Quantcast
  • We invite you to join UKWorkshop.
    Members can turn off viewing Ads!

Damp in Victorian house dining room

UKworkshop.co.uk

Help Support UKworkshop.co.uk:

sammy.se

Established Member
Joined
3 Aug 2014
Messages
1,263
Reaction score
60
Location
London
Hi All,

Help needed please. I have a room in my Victorian terraced house, where damp showed up in the last six months.
This room has an external wall facing the garden, and another wall which originally was external facing, but now joins the kitchen – an extension built 15 years or so ago, before I bought the house.
The other wall is internal facing, to the corridor, and the last wall is adjoining the neighbour’s property. See diagram below.

Slide1.JPG

Slide2.JPG


First thing I saw was damp rising on the neighbour’s wall. I monitored for 6 months, and the damp patch was getting bigger. So I took up the and took up the laminate flooring and removed the skirting board to see what was there.
The damp was rising from the hearth (the chimney breast had long been removed before I bought the house).

IMG_20190221_155647.jpg


Strangely half the hearth was damp (actually, the part that would have been under the chimney breast), and the hearth itself was bone dry.

IMG_20190221_155738.jpg


The wall is not damp, and the chimneys have been removed and capped, so it’s not coming from above.

I took a floor board up, next to the hearth, near the extension wall (C), to have a look.
There is a HUGE amount of mould, and it is very damp.
The room has laminate flooring and is used everyday, so I couldn’t take more flooring up, but took some pictures.

IMG_20190221_162045.jpg


Looking across to the opposite wall, which is a garden facing wall (A), I see the mains water pipe and gas mains, which turn into the kitchen/extension (wall C).

I thought it was a leaky main pipe, but it could be condensation. I saw no leaks, but water droplets are definitely there. I’m not sure if it’s a slow leak, or condensation.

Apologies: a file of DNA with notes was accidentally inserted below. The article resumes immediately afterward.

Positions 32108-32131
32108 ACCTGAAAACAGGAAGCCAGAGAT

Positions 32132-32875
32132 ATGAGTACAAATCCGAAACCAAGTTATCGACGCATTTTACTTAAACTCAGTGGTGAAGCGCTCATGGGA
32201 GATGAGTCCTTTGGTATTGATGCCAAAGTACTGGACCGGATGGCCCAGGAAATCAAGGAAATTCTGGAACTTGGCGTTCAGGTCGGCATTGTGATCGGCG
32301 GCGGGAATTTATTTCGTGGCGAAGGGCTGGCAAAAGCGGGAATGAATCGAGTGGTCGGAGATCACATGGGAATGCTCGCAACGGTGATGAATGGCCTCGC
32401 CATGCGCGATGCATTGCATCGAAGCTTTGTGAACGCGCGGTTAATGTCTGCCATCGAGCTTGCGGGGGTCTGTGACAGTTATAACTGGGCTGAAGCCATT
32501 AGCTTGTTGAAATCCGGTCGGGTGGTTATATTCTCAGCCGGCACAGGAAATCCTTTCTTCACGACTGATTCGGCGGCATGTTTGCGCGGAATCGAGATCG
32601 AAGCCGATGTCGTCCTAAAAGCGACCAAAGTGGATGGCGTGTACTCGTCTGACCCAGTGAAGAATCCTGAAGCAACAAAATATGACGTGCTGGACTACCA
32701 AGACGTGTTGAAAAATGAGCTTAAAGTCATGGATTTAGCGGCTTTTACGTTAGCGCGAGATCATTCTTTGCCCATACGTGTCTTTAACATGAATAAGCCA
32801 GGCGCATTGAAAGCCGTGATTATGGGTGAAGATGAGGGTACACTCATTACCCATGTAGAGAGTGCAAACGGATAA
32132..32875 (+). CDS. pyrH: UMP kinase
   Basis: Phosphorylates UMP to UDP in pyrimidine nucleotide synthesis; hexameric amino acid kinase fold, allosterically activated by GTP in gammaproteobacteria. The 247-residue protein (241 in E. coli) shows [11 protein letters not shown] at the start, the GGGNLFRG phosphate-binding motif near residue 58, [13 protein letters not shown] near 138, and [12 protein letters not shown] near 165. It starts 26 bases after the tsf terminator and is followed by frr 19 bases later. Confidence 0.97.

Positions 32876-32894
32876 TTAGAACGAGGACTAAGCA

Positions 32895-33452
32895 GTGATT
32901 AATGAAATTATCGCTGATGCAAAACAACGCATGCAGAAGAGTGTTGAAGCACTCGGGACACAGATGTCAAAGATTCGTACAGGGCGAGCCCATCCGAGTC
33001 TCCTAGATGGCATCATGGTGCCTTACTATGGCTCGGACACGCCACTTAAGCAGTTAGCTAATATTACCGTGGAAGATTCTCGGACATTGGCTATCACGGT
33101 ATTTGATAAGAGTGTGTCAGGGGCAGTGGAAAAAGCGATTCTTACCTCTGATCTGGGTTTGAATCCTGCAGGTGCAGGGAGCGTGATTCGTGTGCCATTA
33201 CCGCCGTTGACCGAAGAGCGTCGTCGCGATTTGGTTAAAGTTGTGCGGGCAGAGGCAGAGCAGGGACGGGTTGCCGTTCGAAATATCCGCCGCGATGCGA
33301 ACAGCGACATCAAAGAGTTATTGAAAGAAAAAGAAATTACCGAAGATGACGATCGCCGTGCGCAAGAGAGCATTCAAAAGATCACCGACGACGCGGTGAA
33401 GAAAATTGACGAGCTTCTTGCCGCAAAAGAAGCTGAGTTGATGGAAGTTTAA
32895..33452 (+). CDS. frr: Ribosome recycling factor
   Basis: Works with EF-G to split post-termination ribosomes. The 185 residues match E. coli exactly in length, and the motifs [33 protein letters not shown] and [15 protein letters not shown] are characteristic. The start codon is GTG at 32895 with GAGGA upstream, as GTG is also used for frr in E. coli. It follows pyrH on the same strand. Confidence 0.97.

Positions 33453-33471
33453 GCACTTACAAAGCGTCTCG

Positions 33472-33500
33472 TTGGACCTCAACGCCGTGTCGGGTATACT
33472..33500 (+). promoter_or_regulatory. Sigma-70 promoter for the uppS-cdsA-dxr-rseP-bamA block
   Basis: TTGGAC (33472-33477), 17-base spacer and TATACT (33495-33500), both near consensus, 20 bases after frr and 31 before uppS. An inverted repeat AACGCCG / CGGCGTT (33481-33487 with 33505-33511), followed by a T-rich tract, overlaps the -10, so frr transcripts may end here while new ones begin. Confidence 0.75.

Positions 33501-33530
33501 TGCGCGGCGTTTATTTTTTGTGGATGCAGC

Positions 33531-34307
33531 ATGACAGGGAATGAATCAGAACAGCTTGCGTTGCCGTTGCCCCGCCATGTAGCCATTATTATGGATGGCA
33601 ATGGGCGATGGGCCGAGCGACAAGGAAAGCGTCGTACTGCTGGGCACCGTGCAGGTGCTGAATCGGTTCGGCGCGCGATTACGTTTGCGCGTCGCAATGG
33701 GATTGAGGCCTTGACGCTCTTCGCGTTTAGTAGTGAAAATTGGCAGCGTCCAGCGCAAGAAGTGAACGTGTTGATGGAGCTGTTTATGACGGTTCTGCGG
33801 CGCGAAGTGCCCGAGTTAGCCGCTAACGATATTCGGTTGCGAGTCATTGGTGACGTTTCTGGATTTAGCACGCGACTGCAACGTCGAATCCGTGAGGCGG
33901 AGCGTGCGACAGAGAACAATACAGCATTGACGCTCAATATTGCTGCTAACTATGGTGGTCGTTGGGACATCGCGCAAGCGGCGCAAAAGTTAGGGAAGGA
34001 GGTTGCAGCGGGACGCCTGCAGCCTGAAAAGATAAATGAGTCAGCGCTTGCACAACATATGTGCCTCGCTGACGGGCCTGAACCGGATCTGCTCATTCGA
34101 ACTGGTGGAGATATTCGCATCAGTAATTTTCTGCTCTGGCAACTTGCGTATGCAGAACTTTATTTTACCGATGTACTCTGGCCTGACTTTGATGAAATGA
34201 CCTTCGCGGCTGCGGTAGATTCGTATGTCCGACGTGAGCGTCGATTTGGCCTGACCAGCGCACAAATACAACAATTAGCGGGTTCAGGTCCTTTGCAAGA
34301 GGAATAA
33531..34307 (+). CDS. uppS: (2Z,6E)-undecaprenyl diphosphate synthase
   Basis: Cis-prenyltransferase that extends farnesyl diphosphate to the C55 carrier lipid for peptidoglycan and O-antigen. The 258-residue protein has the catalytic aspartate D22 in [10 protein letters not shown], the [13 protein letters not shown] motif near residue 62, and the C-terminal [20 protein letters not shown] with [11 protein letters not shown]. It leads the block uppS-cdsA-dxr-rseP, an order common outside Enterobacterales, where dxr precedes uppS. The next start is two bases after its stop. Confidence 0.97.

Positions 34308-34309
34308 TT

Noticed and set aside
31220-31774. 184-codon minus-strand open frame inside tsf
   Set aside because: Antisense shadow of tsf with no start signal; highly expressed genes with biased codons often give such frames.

IMG_20190221_164811.jpg


The other thought is, that the garden facing wall is causing this – the colour of the wall looks dark, which may be damp, and it could have traveling across the foundation walls across to the opposite wall where the hearth is.

Two years ago, I dug the garden down about a foot, because the previous home owners had concreted to over the slate DPC, causing damp on the garden facing wall. That is now gone, but could the damp be traveling across the room, from the garden foundation wall??
Looking at the foundation wall from the inside, it is definitely damp, but I think the slate DPC is preventing it traveling up.

IMG_20190221_165534.jpg

IMG_20190221_165009.jpg


There is one air brick on the garden facing wall, which was added when the garden was lowered, but I can’t see daylight coming through – it might be a wrong position, too high, or blocked. Maybe airflow is constricted.
It’s definitely open underneath through to wall D, but maybe I need to ventilate wall B (the garden wall)? But how can I do that effectively?

Advice needed please:

1) Does it look like a leaky mains pipe to you? Or just condensation?
2) Could it be that damp has travelled across the floor that way?
3) Should I remove the concrete hearth replace with wooden joists/flooring?
4) How can I stop this problem?

Many thanks – please let me know if you need more info or photos.

S.
 

Attachments

sammy.se

Established Member
Joined
3 Aug 2014
Messages
1,263
Reaction score
60
Location
London
The images are high resolution, if you click them they should show you more detail - thanks!
 

MikeG.

Established Member
Joined
24 Aug 2008
Messages
10,176
Reaction score
666
Location
Essex/ Suffolk border
I'll come back to this later, but I just wanted to say congratulations, this is the perfect way to present your questions about building issues. There are useful drawings, and some excellent photos and explanations. This is an example to anyone of how to ask for technical advice.

Dinner is on the table, so I've no time, but ventilation is obviously an issue, and condensation from a cold unlagged pipe too. More later.
 

MikeG.

Established Member
Joined
24 Aug 2008
Messages
10,176
Reaction score
666
Location
Essex/ Suffolk border
OK, I've had a good look at this, and done my own sketches so I am pretty clear of the lie of the land.

Firstly, you say you've lowered the ground level externally, which is brilliant. It is often the first thing I ask people to do. Can you measure where it is now in relation to the floor, and tell me what the surface is now.